Wilderness Provides Unexpected Surprises

by Curt Kovener

I noticed the seasons were definitely changing a couple of weekends ago as the day time temperatures went from a mid-70’s with a t-shirt while working outdoors to the thermometer in the mid 40’s and a flannel shirt feeling mighty good in the evening.
I had collected some hickory nuts-some from a secret honey hole in the Muscatatuck River bottoms, others from up in the hills of the wilderness. This year they were scarce owing to the drought and early dropping to preserve moisture of the tree. The bottom ground nuts are considerably larger than their hills & hollers kin but the hill hickories have a thinner shell.
One Friday evening about dusk, after a day of sitting at a computer, I willing yielded to the call of the outdoors and sat on the front porch of the wilderness shelling hickory nuts. Charley, the yellow lab, after some time snooping up and down the ridge, decided to join me on the porch, lying down to survey the lake area.
I use some modified side cut pliers to split then snip away the shells from the nutmeats. It takes some experience and patience figuring out just where to clip the shells to cause them to split leaving large pieces for a holiday pie. While it takes only a cup of hickory nut meat to make a pie, it takes about a gallon of hulled nuts to make that single cup.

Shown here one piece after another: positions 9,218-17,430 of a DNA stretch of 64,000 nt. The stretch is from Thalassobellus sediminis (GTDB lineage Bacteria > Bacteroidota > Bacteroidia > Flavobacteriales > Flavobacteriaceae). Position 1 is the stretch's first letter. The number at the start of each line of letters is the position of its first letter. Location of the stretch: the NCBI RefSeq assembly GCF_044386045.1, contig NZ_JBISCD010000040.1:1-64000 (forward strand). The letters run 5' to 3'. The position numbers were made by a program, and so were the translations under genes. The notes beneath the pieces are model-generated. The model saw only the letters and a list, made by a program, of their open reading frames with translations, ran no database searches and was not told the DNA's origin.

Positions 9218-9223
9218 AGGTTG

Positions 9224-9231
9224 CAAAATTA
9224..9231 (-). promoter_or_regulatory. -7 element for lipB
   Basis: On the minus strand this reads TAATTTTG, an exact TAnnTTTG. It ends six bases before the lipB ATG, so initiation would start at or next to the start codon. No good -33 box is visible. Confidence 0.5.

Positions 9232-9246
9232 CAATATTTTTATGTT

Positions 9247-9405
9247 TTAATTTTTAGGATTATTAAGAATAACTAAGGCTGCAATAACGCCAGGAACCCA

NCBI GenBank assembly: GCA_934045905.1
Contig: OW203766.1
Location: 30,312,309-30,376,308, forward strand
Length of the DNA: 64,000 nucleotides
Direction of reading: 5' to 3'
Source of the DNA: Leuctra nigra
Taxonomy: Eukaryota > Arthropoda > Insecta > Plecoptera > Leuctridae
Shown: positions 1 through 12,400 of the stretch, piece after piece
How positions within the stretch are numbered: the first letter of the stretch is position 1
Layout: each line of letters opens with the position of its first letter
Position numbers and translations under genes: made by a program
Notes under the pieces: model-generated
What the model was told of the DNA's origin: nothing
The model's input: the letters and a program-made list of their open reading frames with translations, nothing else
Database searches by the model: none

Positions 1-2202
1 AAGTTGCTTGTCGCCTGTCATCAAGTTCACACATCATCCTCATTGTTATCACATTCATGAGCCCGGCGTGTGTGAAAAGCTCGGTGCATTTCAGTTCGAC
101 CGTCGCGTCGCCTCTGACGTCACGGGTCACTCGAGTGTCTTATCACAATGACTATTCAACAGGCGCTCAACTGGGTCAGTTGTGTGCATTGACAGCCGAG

As I finished snipping on one half a hickory and placed its freed nutmeat into my re-purposed plastic one-cup margarine container, I looked across the lake to see three turkeys had come out of the woods and walked to the water’s edge and were taking their time getting drinks of water.
The hickory nut shelling came to a halt as I watched the birds drink their fill. Charley watched with healthy curiosity but never attempted to get up to investigate closer. We viewed the birds for several minutes and then, almost as if someone had announced “The bar’s closed”, the trio of turkeys turned and unhurriedly returned to the woods heading north through the pine trees. As I was about to begin shelling another nut, I saw movement heading south through the pines where the turkeys just departed.
Charley and I sat quietly as a young spike buck came out of the woods, cautiously came down to the same area and began drinking.
As dry as the summer has been, perhaps my lake is the only water source around for wildlife. Though with hunting season approaching, the young inexperienced deer had probably ought to learn to be less brazen lest he become part of someone’s Thanksgiving dinner.
The deer waded on into the water and began chomping on some water vegetation growing in the corner of the lake. His head would go to the water surface, swirl around and raise with long strands of vegetation hanging from his mouth. Like he was eating spaghetti, the “deer weeds” were slurped and chewed into his mouth.
With no rain falling and all the browse brown and crunchy, that is probably the only semi tender green food source for some animals willing to wade for food.
Charley and I sat mesmerized by the unexpected show of wildlife until the deer decided it was time to return to the woods.
And as he did, I returned to shelling hickory nuts, and Charley, all tuckered out from wildlife watching, rolled over on his side for a snooze.